Tuesday, September 30 Methoni to Thessaloniki
(written Wednesday morning)
Transition. Shifting. Movement.
Interesting day. As you are aware early on in the pilgrimage I needed to get calmed down in order to “stay in the moment.” Today I felt like I was both in the moment and concentrating on my destination. This pilgrimage has been very different than my last one when I cycled through the western United States. On that pilgrimage I stayed very close to the route I had planned. And because it was the West with its broad expanses, it was typical for me to have a day where my map said, “Turn right. Go 400 miles. Turn left. Stay on highway for 90 miles, etc.” On this pilgrimage I feel like I have a final destination in mind, but I have my map, a compass, and lots of local advice. It is more involved, but also appealing in the same way that a scavenger hunt is.
Yesterday was a good example. After swimming in my skivvies in the Aegean Sea for a few minutes I set my sites on my next destination. I had a reservation at a hostel in Thessaloniki for three nights so I needed to make the trek from Methoni to here. The most direct route was on a freeway, but was only 60 kilometers (37 miles) away. I wanted to avoid the freeway so I picked a route that added about 20 kilometers, but would keep me on a lesser highway. Wrong choice! The freeway at least had an eight food wide shoulder. This highway had shoulder room, but no lines and it was filled with both agricultural and industrial truck traffic.
I finally figured out why. I had picked a route that was so far out of the way that it was the main thoroughfare to all the outlying towns northwest of Thessaloniki. I needed to find a way to get back toward the freeway, if possible, where I might find local roads and, if not, could use the wide shoulder of the freeway. I discovered a frontage road that was perfect—20 kilometers of peaceful, traffic-free riding with only the occasional tractor or car.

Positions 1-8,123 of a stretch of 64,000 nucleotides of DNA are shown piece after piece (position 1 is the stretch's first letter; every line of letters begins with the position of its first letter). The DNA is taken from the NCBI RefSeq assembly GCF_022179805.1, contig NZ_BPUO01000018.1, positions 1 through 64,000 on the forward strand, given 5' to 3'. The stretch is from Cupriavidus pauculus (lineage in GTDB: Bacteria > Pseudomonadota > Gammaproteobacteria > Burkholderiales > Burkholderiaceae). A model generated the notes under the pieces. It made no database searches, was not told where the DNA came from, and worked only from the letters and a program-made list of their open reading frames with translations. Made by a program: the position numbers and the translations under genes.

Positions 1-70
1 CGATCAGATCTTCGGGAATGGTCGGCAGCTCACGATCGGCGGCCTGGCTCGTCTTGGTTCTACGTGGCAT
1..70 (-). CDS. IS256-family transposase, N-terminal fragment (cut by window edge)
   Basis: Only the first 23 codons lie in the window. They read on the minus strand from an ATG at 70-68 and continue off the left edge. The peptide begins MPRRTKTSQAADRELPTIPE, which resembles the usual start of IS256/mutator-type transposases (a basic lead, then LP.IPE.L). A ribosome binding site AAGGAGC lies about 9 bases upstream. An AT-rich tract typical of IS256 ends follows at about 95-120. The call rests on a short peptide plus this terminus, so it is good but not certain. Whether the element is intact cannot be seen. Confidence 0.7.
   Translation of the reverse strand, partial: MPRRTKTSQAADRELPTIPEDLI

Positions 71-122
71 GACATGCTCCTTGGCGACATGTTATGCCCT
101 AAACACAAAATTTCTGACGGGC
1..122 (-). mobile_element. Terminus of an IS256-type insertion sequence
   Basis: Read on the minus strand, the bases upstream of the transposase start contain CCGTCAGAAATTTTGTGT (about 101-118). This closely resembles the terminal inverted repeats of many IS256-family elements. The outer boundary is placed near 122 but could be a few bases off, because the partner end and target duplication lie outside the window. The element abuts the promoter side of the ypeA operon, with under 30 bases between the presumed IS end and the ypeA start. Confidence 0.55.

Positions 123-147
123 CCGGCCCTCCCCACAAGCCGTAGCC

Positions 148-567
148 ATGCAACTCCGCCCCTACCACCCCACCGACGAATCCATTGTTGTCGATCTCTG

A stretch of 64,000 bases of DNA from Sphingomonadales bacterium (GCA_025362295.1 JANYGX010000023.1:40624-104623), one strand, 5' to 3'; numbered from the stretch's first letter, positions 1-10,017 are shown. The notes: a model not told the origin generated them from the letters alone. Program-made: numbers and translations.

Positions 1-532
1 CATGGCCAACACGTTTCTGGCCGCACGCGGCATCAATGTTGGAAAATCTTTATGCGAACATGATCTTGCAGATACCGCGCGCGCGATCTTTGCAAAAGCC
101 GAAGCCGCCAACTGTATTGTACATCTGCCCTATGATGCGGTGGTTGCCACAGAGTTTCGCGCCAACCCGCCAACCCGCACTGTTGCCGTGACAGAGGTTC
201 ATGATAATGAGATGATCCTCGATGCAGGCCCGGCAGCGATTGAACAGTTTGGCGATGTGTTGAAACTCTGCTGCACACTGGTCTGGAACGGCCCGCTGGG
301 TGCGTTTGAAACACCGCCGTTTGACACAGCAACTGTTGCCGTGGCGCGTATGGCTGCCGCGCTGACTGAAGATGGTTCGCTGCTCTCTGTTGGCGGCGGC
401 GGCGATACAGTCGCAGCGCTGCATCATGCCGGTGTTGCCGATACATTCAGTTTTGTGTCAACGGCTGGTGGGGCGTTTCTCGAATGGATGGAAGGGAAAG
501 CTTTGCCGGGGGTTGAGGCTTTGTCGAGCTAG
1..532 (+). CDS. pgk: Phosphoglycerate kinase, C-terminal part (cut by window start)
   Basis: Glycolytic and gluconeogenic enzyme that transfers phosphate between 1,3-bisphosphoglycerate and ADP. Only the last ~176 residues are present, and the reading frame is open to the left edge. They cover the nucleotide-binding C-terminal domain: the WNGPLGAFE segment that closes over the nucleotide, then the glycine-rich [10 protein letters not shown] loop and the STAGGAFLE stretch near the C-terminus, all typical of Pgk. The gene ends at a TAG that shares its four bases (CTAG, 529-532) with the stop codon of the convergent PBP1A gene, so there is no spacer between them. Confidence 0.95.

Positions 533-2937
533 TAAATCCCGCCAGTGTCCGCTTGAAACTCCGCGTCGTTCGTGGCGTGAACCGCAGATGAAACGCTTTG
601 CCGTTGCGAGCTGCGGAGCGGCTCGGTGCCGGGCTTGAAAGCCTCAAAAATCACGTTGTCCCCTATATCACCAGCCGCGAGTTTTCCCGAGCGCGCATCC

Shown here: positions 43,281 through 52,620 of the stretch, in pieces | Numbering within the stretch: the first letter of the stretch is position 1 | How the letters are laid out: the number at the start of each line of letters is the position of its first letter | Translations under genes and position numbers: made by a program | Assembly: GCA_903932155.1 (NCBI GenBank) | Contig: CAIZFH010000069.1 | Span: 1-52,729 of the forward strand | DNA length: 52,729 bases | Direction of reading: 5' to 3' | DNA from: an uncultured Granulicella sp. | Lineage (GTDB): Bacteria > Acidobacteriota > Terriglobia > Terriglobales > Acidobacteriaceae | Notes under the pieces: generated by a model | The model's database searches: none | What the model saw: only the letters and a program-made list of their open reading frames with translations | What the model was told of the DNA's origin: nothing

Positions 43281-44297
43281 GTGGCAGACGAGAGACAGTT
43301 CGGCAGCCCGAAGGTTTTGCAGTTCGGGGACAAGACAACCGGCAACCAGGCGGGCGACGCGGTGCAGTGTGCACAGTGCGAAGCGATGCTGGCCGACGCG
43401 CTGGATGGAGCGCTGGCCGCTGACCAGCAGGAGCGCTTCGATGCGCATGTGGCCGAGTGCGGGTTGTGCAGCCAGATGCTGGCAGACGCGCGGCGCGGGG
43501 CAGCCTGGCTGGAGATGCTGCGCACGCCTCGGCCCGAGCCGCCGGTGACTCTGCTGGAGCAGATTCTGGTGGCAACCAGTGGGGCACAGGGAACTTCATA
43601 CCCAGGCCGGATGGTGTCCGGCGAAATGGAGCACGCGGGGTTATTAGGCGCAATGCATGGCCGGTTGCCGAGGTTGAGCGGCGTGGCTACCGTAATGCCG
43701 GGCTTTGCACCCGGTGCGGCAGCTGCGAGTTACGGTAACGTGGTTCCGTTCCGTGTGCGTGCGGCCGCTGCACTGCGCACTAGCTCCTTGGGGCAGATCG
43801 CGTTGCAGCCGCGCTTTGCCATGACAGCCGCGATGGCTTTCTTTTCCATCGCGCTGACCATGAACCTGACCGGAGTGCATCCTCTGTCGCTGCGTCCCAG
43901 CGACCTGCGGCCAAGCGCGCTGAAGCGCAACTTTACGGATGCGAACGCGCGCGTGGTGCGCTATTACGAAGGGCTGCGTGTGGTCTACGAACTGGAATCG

Getting into Thessaloniki was not the worst traffic I have ever encountered, but it definitely kept me on my toes. And, I was stopping every few blocks to once again check my final destination with my current location as I wound my way through residential streets, main arteries, and congested business districts. This part of Thessaloniki will be great for walking, but is not conducive to cycling—narrow streets, broken, buckled pavement, and lots of traffic and distractions. It feels like I am in a video game trying to survive long enough to go to the next level.
So there was a transition getting here, but I am noticing another shift that is subtle, but clear. The “Rome to Rumi” theme has some meaning here. The closer I am getting to Turkey the more people seem to care about what I am doing. In Italy people were intrigued sort of like, “That’s an interesting project.” In western and central Greece local people were pleased to share their local religious culture. But, in the last 100 kilometers I am getting a different reception. People feel strongly about presence of and the clash of cultures in this part of the world.